VALUEZTV AM EDITION
Governor John Carney toured storm damage in Brandywine Hundred, where clean-up continues from Friday's storm.
"Our constituents are calling us and saying, 'what's going on?' So we wanted to bring folks out here to show them what's actually happening."
Friday's storm snapped power poles in half, flooded roadways and turned backyards into rivers, and uprooted massive trees. Thousands of customers remain in the dark.
Carney said when Friday's storm struck, the state was still recovering from two tornadoes that struck southern New Castle and Kent counties. Those storms were spawned by Tropical Storm Isaias Tuesday.
"It's a bigger event then I think most people realize, and it was back-to-back with an event earlier in the week, which had sucked down resources," he said.
But Carney called the damage unprecedented.
"I don't think I've seen two back-to-back storms like that, with the kind of damage, tree damage in particular," he said.
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Delmarva Power has been working around-the-clock rebuilding infrastructure. The utility activated its Emergency Response Organization, putting nearly nearly 1,000 lineworkers and support personnel, along with additional back office personnel, to work through the weekend in hopes of bringing the remainder of customers who are still in the dark, back online by Monday night.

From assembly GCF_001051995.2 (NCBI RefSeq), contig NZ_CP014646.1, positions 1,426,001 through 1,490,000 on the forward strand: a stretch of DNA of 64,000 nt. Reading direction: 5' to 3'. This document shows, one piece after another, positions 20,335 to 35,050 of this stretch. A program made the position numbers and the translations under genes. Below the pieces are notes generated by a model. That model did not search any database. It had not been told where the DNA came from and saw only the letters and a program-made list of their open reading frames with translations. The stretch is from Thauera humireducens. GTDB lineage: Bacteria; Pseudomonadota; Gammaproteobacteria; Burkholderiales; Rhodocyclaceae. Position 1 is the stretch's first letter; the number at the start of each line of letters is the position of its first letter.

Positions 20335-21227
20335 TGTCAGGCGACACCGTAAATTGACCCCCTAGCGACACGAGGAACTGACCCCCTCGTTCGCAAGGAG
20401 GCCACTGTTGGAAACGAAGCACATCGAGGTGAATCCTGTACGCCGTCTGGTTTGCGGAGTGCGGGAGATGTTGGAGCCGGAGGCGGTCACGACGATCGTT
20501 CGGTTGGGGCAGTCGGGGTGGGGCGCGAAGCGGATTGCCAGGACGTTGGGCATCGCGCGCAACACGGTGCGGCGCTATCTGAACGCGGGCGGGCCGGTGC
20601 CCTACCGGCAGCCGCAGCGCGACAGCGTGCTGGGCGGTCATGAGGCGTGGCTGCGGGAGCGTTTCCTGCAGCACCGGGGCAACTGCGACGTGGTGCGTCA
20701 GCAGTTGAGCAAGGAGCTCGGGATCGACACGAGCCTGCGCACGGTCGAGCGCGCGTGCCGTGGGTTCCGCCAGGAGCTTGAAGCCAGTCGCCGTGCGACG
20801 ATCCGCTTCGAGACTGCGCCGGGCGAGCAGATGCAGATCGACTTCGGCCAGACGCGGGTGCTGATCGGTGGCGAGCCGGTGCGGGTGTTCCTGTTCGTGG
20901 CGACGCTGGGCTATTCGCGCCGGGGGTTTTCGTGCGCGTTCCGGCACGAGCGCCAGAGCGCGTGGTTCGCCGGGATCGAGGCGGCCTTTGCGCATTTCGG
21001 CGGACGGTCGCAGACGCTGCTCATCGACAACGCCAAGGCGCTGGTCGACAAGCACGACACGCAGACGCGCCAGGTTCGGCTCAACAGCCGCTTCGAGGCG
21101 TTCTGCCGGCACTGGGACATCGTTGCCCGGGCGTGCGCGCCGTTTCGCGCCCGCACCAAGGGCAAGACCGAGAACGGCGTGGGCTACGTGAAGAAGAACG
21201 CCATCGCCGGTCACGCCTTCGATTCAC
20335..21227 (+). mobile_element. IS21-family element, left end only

As of Sunday night, about 2,500 customers remained in the dark. Among them, Sarah Sellman in Greenville.
"Hopefully, by tomorrow night, they're saying, but we don't have much hope...we have cables down all around the yard," she said.
At the height of the storm, as many as 16,000 Delmarva Power customers were
"I saw a few homes that got nailed, a lot of trees, power lines got ripped down, telephone poles got pulled out, stuffed like toothpicks, it was bad," said Wayne Hein, who lives in Greenville.
Meanwhile, the Delaware Department of Transportation spent the weekend trying to clear roads of downed trees and storm debris, most notably in the Brandywine Valley.
Route 92, Thompsons Bridge Road, sustained a washout just north of Adams Dam Road and is closed indefinitely.
The National Weather Service has yet to determine whether Friday's damage was caused by a tornado, after saying it wanted to take a second look at the damage in the Brandywine Hundred, Wilmington, and Greenville areas late Saturday night.